MEERWALA, Pakistan - This is a column to give thanks to you, the reader. You don't know it, but some of you are keeping women like Sajida Bibi alive here in this remote Pakistani village. And that is a far grander reason to celebrate Thanksgiving than even the plumpest turkey.
Sajida is a 29-year-old, college-educated woman from a Christian family here (and a reminder that oppressive values in Pakistan are not rooted just in Islam). She scandalized her family by marrying a man she chose herself - and then becoming pregnant.
The next step was brutal: Several women held Sajida down as a midwife conducted an abortion, while she struggled and wept.
Then her brothers weighed what to do next. Sajida's eldest brother wanted to sell her to a trafficker who offered $1,200, presumably intending to imprison her inside a brothel. Two other brothers just wanted to kill her.
The brothers fought for days over this question. So Sajida ground up sleeping tablets and baked the powder into chapati bread that she fed her brothers for dinner - and then sneaked out as they slept.
Sajida made her way to Mukhtar Mai, one of my heroes, and that is why this is a Thanksgiving column. For years, I've written about Mukhtar, an illiterate woman who used compensation money after being gang-raped to build a small school in which she herself enrolled.
Readers responded to the columns by flooding Mukhtar, who then used a variant of her name, Mukhtaran Bibi, with more than $290,000 in donations, funneled through Mercy Corps, an international aid group based in the U.S.
With that financial support, Mukhtar now runs four schools with 900 students. She also operates an ambulance service, a school bus, a women's shelter, a legal clinic and a telephone hot line and women's crisis center - all in this remote village in the southern Punjab. (For information about how to help, go to my blog: nytimes.com/ontheground.)
Sajida is now safe in Mukhtar's shelter, while hoping to rescue her 14-year-old sister, Shafaq. Her brothers have forced Shafaq to drop out of school and may now be trying to sell her to a trafficker. When Sajida and I managed to contact Shafaq, she balked at fleeing - fearing that if her brothers caught her, they would kill her.
These women in Mukhtar's shelter are extraordinary, partly because in a culture where women are supposed to be weak, they are indomitable. These aren't victims. These are superheroes.
Another of those whom Mukhtar is helping is Shahnaz Bibi (Bibi is a second name used by many young Pakistani women; none of these women are related). Shahnaz is short, frail and wears a traditional full veil on the street - and as courageous a person as I've ever met.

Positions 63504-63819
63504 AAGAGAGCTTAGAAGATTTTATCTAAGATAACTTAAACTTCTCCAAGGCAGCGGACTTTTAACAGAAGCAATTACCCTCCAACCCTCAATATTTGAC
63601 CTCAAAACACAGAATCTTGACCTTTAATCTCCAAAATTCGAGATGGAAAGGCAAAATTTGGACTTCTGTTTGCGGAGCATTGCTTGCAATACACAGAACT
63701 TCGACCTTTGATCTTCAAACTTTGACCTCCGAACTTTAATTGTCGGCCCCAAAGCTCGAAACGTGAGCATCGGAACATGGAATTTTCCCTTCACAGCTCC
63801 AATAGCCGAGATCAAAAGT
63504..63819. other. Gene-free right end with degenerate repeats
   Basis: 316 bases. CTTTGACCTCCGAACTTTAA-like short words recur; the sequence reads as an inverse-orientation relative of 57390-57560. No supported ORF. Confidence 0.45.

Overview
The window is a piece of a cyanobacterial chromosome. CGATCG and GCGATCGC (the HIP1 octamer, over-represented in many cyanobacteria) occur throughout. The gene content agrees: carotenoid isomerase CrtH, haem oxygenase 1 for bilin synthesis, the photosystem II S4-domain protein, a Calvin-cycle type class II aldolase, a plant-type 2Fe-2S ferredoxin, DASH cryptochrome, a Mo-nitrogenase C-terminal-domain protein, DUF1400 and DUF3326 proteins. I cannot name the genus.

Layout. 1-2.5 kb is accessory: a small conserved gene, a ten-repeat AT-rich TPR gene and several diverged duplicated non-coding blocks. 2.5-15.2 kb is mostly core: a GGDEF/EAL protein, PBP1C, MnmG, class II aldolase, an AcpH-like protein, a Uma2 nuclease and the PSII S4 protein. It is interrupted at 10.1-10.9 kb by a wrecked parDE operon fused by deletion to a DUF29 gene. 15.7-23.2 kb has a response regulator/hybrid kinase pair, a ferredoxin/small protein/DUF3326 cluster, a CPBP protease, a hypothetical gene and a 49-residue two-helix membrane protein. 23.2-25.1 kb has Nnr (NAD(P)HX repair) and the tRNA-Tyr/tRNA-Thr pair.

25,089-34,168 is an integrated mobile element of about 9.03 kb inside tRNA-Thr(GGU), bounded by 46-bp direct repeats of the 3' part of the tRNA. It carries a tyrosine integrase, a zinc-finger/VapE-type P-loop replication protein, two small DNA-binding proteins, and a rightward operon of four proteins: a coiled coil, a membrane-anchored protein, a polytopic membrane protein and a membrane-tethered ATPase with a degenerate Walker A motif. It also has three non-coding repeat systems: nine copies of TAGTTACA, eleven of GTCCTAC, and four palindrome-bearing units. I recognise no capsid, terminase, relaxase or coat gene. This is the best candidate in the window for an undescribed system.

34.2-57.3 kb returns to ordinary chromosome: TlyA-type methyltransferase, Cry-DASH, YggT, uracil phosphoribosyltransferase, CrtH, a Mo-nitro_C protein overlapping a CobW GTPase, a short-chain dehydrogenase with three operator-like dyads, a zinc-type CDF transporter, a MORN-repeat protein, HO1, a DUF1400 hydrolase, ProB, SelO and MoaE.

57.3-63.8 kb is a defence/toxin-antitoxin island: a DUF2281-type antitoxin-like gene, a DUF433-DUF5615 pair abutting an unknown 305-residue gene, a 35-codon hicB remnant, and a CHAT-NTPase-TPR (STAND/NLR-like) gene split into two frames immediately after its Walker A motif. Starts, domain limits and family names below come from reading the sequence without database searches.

Shahnaz was kidnapped when she was taking her 10th-grade examinations, then gang-raped for two months by her kidnappers (including a policeman and a cousin) and, eventually, sold for $2,500 to be the third wife of a 65-year-old businessman. After being locked up for two years in a windowless room, Shahnaz was finally rescued by her family.
Her father begged her to drop the matter, for otherwise word would spread that she was not a virgin - utterly dishonoring her entire family. Yet Shahnaz insisted on prosecuting her kidnappers.
The police refused to act, so Shahnaz sought out Mukhtar, who paid for a good lawyer. The case is now proceeding. As a result, the kidnapping ring is using its police connections to try to force Shahnaz to withdraw charges, according to Mukhtar and Shahnaz.
The mayor himself has threatened Shahnaz and ordered her to drop the case, she says. The police chief called in Shahnaz and her family, slapped her and threatened to throw the entire family in prison for life unless she signed a paper withdrawing the charges. Then the police tortured Shahnaz's father and brother in front of her until they gushed blood, demanding that she sign the document, according to her account and her brother's.
The brother pleaded with her to sign. She refused.
"After what I endured for two years, I refuse to give up," she said. Shahnaz keeps getting death threats, but she keeps pushing ahead. "I strongly believe in God and the power of truth," she said.
(Note to President Asif Ali Zardari: The mayor is from your political party, so expel him before he discredits you. And, to the mayor and police chief, a Thanksgiving pledge: If anything happens to Shahnaz, I'm coming after you, armed with my laptop.)
So how about a Thanksgiving toast: Let's give thanks for the courage of these magnificent women, and to those readers who had the faith to send checks to an illiterate rape victim in a remote Pakistani village.
Nicholas Kristof is a columnist for The New York Times. He and his wife, Sheryl WuDunn, share a 1990 Pulitizer Prize for their coverage of the 1989 Tiananmen Square democracy movement in China.